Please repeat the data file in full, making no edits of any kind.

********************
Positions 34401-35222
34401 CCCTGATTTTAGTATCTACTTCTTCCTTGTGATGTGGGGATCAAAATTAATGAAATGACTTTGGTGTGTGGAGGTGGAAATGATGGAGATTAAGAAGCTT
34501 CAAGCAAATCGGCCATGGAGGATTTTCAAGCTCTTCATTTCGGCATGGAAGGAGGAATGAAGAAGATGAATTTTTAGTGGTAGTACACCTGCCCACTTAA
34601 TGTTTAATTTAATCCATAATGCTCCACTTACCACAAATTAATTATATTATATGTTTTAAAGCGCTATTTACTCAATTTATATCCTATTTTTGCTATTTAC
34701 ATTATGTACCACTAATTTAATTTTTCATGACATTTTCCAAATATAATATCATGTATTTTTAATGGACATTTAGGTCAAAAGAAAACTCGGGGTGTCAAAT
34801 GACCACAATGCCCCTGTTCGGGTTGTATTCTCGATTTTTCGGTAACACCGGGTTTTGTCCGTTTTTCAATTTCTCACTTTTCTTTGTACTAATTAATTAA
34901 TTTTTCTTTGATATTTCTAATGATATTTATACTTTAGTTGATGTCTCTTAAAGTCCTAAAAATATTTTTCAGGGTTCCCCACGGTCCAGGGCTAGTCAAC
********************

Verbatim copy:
Positions 34401-35222
34401 CCCTGATTTTAGTATCTACTTCTTCCTTGTGATGTGGGGATCAAAATTAATGAAATGACTTTGGTGTGTGGAGGTGGAAATGATGGAGATTAAGAAGCTT
34501 CAAGCAAATCGGCCATGGAGGATTTTCAAGCTCTTCATTTCGGCATGGAAGGAGGAATGAAGAAGATGAATTTTTAGTGGTAGTACACCTGCCCACTTAA
34601 TGTTTAATTTAATCCATAATGCTCCACTTACCACAAATTAATTATATTATATGTTTTAAAGCGCTATTTACTCAATTTATATCCTATTTTTGCTATTTAC
34701 ATTATGTACCACTAATTTAATTTTTCATGACATTTTCCAAATATAATATCATGTATTTTTAATGGACATTTAGGTCAAAAGAAAACTCGGGGTGTCAAAT
34801 GACCACAATGCCCCTGTTCGGGTTGTATTCTCGATTTTTCGGTAACACCGGGTTTTGTCCGTTTTTCAATTTCTCACTTTTCTTTGTACTAATTAATTAA
34901 TTTTTCTTTGATATTTCTAATGATATTTATACTTTAGTTGATGTCTCTTAAAGTCCTAAAAATATTTTTCAGGGTTCCCCACGGTCCAGGGCTAGTCAAC